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New Texas law means Harvey victims have good reason to file claims by Friday

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posted on Aug, 29 2017 @ 06:53 PM
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originally posted by: crayzeed
Slightly off topic a bit. Never mind insurance claims, just where is FEMA. According to all the doom merchants on here FEMA is supposed to be the all powerful federal group that's going to put everyone in their camps. But what I've seen on the news outlets FEMA is having trouble blowing it's own nose never mind helping the poor people of Texas.


They are here and working already - have been for a couple of days.




posted on Aug, 29 2017 @ 09:11 PM
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originally posted by: TXTriker

originally posted by: violet

originally posted by: Oldtimer2
If you take money in federal aid,you also sign over half of your estate when you die,what a racket,any kind of aid is not free ,even if it is your own tax dollars

Wow, really? Sounds like that reverse mortgage scam.

Like they always say, if it's free or sounds to good to be true, it usually is.



FEMA helps most disaster victims through the Individuals and Households Program (IHP). The IHP can provide temporary shelter in government housing or the money to rent an apartment or house. While you're residing elsewhere, they offer the financial resources to repair or rebuild your home. Funds for medical attention, funeral expenses, transportation needs (including a replacement vehicle), and moving costs are also available. In addition, IHP assistance is there for work or school related essentials like clothing, computers and books. . .

. . . Tax-free money received from IHP is not part of your personal income. Better yet, it's not a loan. You won't have to worry about paying off a troublesome loan as you're rebuilding your life. But IHP money can only be used for disaster-related purposes, so you can't just apply in the hopes of redecorating your house. Just to keep tabs on this provision, FEMA requires that you retain your receipts and bills for three years.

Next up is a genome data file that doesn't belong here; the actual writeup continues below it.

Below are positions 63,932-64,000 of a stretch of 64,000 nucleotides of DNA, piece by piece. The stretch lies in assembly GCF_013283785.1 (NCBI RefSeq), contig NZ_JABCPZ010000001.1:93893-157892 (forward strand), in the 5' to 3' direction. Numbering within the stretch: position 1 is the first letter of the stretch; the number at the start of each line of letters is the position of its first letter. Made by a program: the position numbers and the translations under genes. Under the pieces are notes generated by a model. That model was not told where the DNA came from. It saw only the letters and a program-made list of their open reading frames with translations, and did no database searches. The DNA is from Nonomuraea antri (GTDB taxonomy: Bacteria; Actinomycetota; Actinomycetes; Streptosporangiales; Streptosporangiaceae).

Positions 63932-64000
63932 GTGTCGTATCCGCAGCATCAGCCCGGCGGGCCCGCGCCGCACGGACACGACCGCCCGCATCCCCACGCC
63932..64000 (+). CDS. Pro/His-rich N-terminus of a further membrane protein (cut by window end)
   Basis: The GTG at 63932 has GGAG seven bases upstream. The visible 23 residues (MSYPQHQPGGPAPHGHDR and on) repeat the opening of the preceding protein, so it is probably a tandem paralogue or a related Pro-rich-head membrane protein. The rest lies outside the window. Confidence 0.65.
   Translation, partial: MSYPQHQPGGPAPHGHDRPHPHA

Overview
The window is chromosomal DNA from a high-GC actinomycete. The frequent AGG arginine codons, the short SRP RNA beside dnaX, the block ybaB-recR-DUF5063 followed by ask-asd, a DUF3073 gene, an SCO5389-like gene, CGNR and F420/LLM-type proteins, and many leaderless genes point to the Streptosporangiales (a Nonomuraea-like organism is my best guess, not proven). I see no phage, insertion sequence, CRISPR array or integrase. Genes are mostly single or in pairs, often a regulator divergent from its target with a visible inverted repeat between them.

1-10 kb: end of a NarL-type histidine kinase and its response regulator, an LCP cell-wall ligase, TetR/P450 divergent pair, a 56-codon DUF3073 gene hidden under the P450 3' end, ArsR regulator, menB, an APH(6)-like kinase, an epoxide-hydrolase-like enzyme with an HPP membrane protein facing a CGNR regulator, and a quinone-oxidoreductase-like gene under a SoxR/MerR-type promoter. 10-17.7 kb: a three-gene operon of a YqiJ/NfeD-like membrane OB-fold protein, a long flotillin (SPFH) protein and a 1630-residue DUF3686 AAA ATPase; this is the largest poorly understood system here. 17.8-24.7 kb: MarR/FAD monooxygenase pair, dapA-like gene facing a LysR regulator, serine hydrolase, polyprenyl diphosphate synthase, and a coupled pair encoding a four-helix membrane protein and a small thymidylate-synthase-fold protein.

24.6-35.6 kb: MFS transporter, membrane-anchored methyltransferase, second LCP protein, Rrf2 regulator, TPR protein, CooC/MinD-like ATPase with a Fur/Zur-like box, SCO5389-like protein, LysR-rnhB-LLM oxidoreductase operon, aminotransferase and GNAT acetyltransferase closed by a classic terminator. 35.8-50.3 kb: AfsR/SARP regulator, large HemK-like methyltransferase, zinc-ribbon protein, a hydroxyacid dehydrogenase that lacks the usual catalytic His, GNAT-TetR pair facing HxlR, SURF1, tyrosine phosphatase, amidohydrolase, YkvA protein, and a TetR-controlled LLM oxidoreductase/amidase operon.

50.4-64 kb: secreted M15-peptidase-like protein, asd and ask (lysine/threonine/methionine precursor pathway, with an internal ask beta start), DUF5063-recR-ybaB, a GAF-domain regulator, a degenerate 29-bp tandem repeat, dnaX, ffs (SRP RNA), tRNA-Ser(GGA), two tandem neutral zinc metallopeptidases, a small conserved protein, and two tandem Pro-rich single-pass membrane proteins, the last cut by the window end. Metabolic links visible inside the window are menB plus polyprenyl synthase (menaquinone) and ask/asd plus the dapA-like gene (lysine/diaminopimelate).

www.legalzoom.com...


I don't see anything there about signing over your house unless it's in this part



You can also think of FEMA as a sort of advance check cashing service. If you're stuck endlessly waiting for an insurance company settlement, you may be eligible for an advance from FEMA. It goes without saying that this money must be repaid once you receive the settlement.

If it's a " loan", good chance you sign your house over as collateral. Like those homeline credit things.



posted on Aug, 29 2017 @ 09:35 PM
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originally posted by: violet

originally posted by: TXTriker

originally posted by: violet

originally posted by: Oldtimer2
If you take money in federal aid,you also sign over half of your estate when you die,what a racket,any kind of aid is not free ,even if it is your own tax dollars

Wow, really? Sounds like that reverse mortgage scam.

Like they always say, if it's free or sounds to good to be true, it usually is.



FEMA helps most disaster victims through the Individuals and Households Program (IHP). The IHP can provide temporary shelter in government housing or the money to rent an apartment or house. While you're residing elsewhere, they offer the financial resources to repair or rebuild your home. Funds for medical attention, funeral expenses, transportation needs (including a replacement vehicle), and moving costs are also available. In addition, IHP assistance is there for work or school related essentials like clothing, computers and books. . .

. . . Tax-free money received from IHP is not part of your personal income. Better yet, it's not a loan. You won't have to worry about paying off a troublesome loan as you're rebuilding your life. But IHP money can only be used for disaster-related purposes, so you can't just apply in the hopes of redecorating your house. Just to keep tabs on this provision, FEMA requires that you retain your receipts and bills for three years.
www.legalzoom.com...


I don't see anything there about signing over your house unless it's in this part



You can also think of FEMA as a sort of advance check cashing service. If you're stuck endlessly waiting for an insurance company settlement, you may be eligible for an advance from FEMA. It goes without saying that this money must be repaid once you receive the settlement.

If it's a " loan", good chance you sign your house over as collateral. Like those homeline credit things.


That's why I posted it - to show its not true. As to the check cashing part, you probably have to sign over whatever part of the insurance proceeds that you are borrowing against.



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